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Brexit and passengers' rights, Zuckerberg and 2019 European elections - This week at the European Parliament

This week there is a public hearing on Brexit and tourism as well as an analysis on the implications of a Hard Brexit. Check out our other highlights for the week ahead below.

 
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Highlights

Brexit and passengers' and transport workers' rights. Can you claim the same compensation if you fly from Liverpool to Paris and from Frankfurt to London, if your flight is delayed? Will you be bound by the same rules on rest times when driving on both sides of the Eurotunnel? On Thursday there will be a public hearing on the impact of Brexit on passengers' and transport workers' rights at 2PM BST. You can find the full programme here.

Mark Zuckerberg/privacy. Parliament’s Conference of Presidents (President and political group leaders) will meet Facebook founder and CEO Mark Zuckerberg on Tuesday at 16.45 BST to discuss the use of personal data of millions of Facebook EU users. After the meeting, EP President Antonio Tajani will brief media on the discussions. The EU General Data Protection Regulation (GDPR) enters into force on Friday 25 May. (Tuesday)

2019 European elections - One Year To Go. A special press event with EP President Antonio Tajani will take place on Wednesday at 09:30. Mr Tajani will mark the start of the 365-day countdown to the next European elections, taking place 23-26 May 2019, and comment on the latest Eurobarometer opinion polls to be released the same day. (Wednesday at 09:30)

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An analysis on the implications of a ‘Hard Brexit’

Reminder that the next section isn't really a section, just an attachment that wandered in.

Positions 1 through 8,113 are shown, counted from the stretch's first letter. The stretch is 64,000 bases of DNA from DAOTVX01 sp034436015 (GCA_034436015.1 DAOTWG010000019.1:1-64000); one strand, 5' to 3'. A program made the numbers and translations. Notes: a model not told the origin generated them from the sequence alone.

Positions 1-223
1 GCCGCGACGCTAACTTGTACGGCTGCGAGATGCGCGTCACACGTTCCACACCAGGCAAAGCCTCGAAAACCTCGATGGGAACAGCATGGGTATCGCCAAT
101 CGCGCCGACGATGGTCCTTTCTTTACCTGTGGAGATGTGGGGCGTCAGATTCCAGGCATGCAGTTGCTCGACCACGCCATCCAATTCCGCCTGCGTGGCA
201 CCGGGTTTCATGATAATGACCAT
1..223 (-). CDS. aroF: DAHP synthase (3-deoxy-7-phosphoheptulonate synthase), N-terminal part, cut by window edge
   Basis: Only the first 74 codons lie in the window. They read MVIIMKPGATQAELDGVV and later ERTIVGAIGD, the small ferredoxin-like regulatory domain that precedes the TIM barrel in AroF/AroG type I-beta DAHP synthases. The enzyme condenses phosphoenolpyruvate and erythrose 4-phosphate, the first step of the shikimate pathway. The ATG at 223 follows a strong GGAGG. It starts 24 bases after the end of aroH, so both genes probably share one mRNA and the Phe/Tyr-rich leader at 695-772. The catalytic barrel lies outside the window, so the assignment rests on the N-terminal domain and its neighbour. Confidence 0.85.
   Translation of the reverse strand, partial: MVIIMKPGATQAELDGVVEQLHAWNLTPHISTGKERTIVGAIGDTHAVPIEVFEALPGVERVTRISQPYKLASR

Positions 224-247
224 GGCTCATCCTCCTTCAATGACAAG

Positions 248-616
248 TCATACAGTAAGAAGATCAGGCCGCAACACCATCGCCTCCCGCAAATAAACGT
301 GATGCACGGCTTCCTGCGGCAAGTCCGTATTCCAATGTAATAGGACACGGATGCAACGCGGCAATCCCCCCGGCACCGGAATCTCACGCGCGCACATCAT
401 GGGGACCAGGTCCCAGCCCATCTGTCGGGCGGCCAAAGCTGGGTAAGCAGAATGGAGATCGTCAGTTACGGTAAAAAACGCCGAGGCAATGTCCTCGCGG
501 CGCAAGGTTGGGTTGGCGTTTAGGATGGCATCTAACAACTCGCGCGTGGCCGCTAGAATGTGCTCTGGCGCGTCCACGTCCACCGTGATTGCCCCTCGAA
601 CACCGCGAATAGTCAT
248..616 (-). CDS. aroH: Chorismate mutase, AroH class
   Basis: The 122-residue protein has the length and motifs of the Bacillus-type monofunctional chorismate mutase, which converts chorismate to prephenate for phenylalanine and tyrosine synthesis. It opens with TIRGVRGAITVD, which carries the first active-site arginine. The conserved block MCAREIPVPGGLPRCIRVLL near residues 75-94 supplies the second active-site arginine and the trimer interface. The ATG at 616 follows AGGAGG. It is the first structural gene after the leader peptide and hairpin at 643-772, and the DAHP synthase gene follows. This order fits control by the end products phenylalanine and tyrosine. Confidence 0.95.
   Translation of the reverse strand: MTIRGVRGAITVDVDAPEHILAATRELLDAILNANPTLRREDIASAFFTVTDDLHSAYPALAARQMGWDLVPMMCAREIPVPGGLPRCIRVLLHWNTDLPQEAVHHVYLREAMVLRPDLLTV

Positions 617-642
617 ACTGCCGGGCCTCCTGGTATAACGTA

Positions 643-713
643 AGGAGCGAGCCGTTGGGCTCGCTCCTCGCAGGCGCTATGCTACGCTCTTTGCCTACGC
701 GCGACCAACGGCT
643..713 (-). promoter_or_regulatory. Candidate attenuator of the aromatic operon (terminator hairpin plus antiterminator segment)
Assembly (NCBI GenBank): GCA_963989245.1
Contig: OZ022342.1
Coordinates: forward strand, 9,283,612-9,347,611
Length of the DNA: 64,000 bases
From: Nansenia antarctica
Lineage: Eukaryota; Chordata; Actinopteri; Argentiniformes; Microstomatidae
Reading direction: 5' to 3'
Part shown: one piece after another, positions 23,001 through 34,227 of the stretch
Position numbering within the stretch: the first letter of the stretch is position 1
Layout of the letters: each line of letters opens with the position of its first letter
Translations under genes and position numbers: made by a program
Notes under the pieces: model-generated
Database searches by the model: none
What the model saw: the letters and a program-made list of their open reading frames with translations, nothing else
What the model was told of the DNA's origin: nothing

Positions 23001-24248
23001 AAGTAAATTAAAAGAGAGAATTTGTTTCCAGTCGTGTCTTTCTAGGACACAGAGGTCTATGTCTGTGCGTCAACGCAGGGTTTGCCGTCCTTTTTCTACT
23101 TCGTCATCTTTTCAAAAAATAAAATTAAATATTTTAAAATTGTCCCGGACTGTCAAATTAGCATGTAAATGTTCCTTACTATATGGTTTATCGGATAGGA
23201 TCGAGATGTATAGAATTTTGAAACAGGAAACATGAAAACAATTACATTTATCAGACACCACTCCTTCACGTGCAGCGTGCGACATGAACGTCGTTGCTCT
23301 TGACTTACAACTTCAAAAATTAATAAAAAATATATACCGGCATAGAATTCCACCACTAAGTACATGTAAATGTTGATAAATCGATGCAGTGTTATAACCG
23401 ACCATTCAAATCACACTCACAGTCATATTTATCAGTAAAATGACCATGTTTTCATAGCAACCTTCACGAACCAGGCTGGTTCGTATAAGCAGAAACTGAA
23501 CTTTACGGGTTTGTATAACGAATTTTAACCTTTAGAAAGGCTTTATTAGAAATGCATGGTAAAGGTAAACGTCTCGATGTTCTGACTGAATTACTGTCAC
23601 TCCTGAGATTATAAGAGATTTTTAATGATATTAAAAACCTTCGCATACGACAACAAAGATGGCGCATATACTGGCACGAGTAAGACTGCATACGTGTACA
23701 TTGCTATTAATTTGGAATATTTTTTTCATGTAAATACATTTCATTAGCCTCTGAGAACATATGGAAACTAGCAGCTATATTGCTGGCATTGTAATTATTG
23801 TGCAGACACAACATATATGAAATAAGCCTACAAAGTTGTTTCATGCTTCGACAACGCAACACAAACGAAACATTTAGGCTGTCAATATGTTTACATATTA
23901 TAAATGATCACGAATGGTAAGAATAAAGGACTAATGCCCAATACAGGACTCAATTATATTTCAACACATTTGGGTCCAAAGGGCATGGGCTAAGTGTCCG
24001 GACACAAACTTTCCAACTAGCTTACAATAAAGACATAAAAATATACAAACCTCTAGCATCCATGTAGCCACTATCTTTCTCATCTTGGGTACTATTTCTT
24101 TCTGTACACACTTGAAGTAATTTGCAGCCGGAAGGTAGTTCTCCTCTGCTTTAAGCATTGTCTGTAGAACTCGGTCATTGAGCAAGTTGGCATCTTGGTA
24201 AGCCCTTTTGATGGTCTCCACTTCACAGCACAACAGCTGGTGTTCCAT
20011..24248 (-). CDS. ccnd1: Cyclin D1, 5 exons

This in-depth analysis considers the institutional, budgetary and policy implications that a so-called ‘hard Brexit’ would pose on the EU. It analyses from a legal perspective how a withdrawal of the UK from the EU without a withdrawal treaty, transition deal and framework on future relations would affect each specific EU Institution, the EU budget for the remaining years of the current MFF, and EU policies in the crucial fields of trade, security and justice. While the study does not endorse a ‘hard Brexit’ it provides guidelines for the EU to be prepared in case such scenario were to materialise.

You can find the full analysis here.

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Study on the institutional consequences of a bespoke agreement with the UK based on a “close cooperation” model

This study considers aspects of a potential agreement on the future economic relationship between the Union and the UK based on a ‘close cooperation’ model. “Close cooperation” agreements involve a strong ambition for economic integration. Although the UK’s circumstances may well be unique, there are few grounds to believe that the formal terms for a Union-UK “close cooperation” agreement should be radically different from the experience gained and lessons learned from comparable relationships between the Union and other third countries.

You can find the full study here.

 
Full Agenda
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